Spoken Language: English Bitter cold, frozen oceans, gigantic glaciers: This prevailing image of the polar regions of our planet still captures the true look of these regions quite well. But possibly not for very much into the future: In the Arctic, sea ice on the Arctic Ocean disappears rapidly, temperatures rise two to three times as fast as the global average, and the glaciers slowly disappear. In this presentation, I combine my own experiences from numerous expeditions into the polar regions with the scientific background of climate change. In doing so, we will explore climate change in the distant past, the rapid changes that we all experience today, and will examine how the future will possibly look like. And in doing so, we will be able to answer the overarching question of whether we can still stop the big melt…
Award Ceremony Young Researchers' Award
Moderated by Dr. Hans Jürgen Scholz, 1st Chairman of SEPAWA® e.V.
Spoken Language: English
Spoken Language: English
15:00 - 15:45
SPECIAL: What has COVID-19 Changed in People's Everyday Life and Conclusions with Regard to a 2nd Wave
Prof. Dr. med. Axel Kramer, University Medicine Greifswald
Spoken Language: English Category: Fundamental Research The following topics are discussed in detail: Hypothesis about the origin of SARS-CoV-2 and its pandemic spread; transmission and persistence of SARS-CoV-2; effectiveness and indications of hand and surface disinfection; role of social distancing und personnel protective equipment (PPE), wearing length of protective masks and possibilities of reprocessing; criteria for private-sector quarantine; the principle of the triage before hospitalization of patients; prevention of respiratory infections including COVID-19 by antiseptic gargling; keeping a health diary for health self-monitoring; importance of contact person tracking in different living and working areas; role of children for transmission of SARS-CoV-2 and consequences for daycare centers, kindergartens and elementary schools; what has COVOId-19 changed in people's everyday life such as new prevention awareness, fewer children suffering from colds, zoom meetings instead of business trips, restriction of international travel and reduced CO2 emission; relocation of production of PPE and drugs back to Germany; awareness of local products; eliminating hygiene deficiencies in the accommodation of foreign guest workers, and conclusions with regard to a 2nd wave.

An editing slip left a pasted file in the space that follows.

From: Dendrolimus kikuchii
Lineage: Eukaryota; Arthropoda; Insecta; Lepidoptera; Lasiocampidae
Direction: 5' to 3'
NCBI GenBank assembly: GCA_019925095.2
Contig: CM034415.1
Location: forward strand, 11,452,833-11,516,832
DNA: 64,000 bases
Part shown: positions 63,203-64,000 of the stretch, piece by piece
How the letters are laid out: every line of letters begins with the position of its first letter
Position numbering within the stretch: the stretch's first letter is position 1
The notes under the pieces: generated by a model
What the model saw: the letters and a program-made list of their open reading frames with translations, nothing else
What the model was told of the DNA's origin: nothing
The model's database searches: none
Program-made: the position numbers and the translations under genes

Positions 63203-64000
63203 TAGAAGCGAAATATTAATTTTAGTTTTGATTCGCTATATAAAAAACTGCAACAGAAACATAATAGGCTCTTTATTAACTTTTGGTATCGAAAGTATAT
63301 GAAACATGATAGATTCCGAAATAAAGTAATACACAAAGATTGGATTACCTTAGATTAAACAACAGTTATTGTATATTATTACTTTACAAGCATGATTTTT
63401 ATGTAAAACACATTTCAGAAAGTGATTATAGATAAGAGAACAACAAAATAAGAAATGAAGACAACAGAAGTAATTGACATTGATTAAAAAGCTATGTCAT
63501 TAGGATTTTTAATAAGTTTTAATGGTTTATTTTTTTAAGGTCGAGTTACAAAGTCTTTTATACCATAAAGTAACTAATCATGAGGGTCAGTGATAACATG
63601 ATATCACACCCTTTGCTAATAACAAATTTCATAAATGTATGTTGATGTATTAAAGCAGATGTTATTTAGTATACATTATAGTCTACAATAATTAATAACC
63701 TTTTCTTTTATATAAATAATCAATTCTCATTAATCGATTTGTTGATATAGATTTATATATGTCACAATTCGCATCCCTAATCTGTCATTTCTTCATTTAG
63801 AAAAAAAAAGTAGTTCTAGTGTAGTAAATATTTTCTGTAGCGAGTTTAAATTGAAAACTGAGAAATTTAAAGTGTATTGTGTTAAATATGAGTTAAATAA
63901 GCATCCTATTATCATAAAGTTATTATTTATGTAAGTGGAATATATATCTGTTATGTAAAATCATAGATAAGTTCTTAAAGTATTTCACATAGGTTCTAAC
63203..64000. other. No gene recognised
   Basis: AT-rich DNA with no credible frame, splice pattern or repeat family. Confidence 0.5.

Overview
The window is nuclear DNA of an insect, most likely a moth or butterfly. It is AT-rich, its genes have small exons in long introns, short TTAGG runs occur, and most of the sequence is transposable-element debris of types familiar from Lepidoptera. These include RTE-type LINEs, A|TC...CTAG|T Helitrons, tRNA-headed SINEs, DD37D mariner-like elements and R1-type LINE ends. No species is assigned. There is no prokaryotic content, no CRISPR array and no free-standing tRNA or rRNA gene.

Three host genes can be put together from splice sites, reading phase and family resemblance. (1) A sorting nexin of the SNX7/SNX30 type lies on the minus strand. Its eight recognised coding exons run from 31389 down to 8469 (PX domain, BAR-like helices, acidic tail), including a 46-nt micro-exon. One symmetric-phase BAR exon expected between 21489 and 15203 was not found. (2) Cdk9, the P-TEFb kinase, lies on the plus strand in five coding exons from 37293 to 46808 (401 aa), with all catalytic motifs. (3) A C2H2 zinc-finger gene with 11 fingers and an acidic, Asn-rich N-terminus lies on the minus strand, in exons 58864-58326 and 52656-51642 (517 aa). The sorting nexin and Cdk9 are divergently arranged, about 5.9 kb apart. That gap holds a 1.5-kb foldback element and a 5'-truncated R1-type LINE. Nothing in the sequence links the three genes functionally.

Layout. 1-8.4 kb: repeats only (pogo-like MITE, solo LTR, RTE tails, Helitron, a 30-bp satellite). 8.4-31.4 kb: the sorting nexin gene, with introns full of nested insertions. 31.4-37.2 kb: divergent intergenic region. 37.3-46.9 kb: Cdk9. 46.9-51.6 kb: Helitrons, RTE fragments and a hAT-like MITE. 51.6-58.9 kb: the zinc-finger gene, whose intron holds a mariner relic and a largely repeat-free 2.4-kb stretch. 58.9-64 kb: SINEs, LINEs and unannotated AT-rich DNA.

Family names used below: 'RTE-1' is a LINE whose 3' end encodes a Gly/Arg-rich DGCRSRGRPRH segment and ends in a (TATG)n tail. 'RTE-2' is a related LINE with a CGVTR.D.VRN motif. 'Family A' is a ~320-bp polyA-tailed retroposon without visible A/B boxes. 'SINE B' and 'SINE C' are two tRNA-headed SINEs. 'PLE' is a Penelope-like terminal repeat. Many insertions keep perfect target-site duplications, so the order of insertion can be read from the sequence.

09:00 - 09:30
“Seeing is Believing” – What About Feeling? A Sensory-Driven Formulation Concept
Petra Huber, ZHAW Zurich University of Applied Sciences
Spoken Language: English Category: Cosmetic Science / New Detection Methods Also in “digital times” sensory benefits are known to materially affect consumers’ choice not only for cosmetics. Formulations of (natural) cosmetics may need to be optimized or modified if they are prone to initial sensorial issues or if the critical requirements of consumers are not adequately addressed (e.g. biopolymers instead of “liquid plastics”) . Or a formulation should be optimized by addition of sensory modifiers, the selection of emollients or rheological additives, and structureproviding raw materials. However, there is a large range of potential additives and hence product developers are keen to receive rapid, preferably real-time, time-saving and reproducible feedback on new formulations. After several years of investigations this presentation will propose a roundup about how a sensorydriven process of formulation development can be made easier “visible” and observable and how the transferability of a predictive model enables the identification of suitable ingredient candidates. The aim of all studies (1-3) was to apply rheological measurements, frictiometric protocols and sensory profiling, to enable comprehensive characterization of raw ingredients and then to identify appropriate alternatives. Although sensory panel testing remains the gold standard, this studies have identified a time and resource-saving approach that can be applied under certain conditions for prescreening potential additives.